|WikiProject Japan / Business and economy||(Rated Start-class, Low-importance)|
|WikiProject Photography||(Rated Start-class)|
A very rough start. I know that there are much fewer links than are normal in a Wikipedia article, but it seemed a waste of time to insert these before the article stabilizes a little.
Incidentally, I think any info about the "Voigtländer"-branded products designed, created and (in Japan) marketed by Cosina should go in this article rather than the one on Voigtländer.
Hoary 02:48, 10 Nov 2004 (UTC)
Are we sure about the 1979 FX-3? I thought that the Super 2000 was a Cosina-manufactured item, but not the versions before.
"ZF is a new range of interchangeable lenses for Nikon SLR cameras, both analog and digital. ZF lenses bring the highly acclaimed Carl Zeiss image quality to the Nikon SLR camera system, which has been the preferred equipment of millions of professional and ambitious amateur photographers for decades." were cut'n'paste from the zeiss zf marketing web page.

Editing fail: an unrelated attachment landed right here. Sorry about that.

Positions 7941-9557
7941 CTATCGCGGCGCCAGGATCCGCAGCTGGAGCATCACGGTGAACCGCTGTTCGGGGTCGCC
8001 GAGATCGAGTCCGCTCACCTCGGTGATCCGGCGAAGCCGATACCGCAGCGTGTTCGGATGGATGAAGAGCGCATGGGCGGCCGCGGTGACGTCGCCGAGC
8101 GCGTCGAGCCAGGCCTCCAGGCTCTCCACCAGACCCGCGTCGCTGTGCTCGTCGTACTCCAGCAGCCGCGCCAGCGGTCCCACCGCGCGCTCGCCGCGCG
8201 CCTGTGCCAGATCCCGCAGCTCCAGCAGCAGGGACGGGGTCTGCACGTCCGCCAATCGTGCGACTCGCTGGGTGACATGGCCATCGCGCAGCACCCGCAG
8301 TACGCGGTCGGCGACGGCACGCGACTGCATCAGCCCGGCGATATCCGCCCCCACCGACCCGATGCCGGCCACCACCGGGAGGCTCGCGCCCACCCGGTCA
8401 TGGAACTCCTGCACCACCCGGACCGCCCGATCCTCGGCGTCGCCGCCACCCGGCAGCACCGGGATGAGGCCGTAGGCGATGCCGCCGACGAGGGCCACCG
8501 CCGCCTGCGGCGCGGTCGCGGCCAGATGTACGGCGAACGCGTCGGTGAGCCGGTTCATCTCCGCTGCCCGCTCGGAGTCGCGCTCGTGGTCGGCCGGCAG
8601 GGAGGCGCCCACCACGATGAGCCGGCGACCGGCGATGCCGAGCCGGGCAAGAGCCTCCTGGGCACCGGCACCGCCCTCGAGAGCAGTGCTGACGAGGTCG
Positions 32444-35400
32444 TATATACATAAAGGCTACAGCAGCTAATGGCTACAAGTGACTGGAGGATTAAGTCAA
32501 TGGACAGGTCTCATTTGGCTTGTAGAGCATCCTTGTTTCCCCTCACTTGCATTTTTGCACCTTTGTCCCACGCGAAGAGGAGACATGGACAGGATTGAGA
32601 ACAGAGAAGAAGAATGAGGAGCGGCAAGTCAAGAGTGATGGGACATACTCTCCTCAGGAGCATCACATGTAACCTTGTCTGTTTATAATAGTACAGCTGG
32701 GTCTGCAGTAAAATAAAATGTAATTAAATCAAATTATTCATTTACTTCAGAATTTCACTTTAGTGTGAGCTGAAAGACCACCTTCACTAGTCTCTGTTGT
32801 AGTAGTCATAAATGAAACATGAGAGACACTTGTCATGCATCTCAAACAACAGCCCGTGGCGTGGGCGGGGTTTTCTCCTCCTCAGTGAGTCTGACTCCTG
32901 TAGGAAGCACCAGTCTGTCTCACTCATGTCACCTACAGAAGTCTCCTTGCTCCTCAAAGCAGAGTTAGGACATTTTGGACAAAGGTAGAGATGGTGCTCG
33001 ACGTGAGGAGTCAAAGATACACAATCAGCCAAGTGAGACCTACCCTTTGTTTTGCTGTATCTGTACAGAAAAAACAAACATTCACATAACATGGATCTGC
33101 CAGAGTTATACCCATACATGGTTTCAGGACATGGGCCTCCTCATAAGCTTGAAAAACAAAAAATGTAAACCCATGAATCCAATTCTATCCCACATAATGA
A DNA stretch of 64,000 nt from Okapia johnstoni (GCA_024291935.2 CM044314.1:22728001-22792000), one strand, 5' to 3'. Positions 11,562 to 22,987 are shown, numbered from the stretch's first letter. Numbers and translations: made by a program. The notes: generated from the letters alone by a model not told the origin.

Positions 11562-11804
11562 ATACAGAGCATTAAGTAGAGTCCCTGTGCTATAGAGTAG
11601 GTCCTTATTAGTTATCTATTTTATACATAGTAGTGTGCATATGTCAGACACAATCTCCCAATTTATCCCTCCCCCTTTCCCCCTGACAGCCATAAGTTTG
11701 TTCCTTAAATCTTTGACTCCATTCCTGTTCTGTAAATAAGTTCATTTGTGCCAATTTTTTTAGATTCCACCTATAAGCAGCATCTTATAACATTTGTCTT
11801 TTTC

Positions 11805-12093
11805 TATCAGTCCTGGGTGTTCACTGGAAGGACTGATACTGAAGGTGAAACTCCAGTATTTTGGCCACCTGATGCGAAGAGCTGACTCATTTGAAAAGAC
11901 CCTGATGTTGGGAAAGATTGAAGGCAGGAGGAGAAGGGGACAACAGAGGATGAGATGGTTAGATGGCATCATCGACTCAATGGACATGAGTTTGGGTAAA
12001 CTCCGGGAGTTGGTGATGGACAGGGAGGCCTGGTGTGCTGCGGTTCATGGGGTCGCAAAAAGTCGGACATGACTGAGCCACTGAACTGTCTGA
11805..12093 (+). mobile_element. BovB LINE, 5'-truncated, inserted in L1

The "jump into notoriety" is inappropriate in the context of CZ ZF lenses. Notorious implies something negative while these lenses are extremely highly regarded.
- But why correctly use plain monosyllabic "fame" when you can resurrect some obscure meaning of five-syllable "notoriety" and impress the easily impressed? -- Hoary (talk) 15:37, 21 February 2009 (UTC)
You write: "During the late 1970s, Cosina made a name for itself in 35 mm rangefinder cameras with a well-built, high quality fixed-lens camera using an aluminum body and a simple shutter-priority autoexposure system. This rangefinder camera was adopted as the basic chassis for several excellent camera models, including the Konica Auto S3, Minolta 7sII, Revue 400se, Prinz 35ER, and Vivitar 35ES."
Most of the cameras cited in the last sentence of the above quote came out in the early 1970s. And the chassis mentioned actually came from the late 1960 (the 1968 Konica C35, for example). Given this, they could hardly be based on a Cosina camera of the LATE 1970s.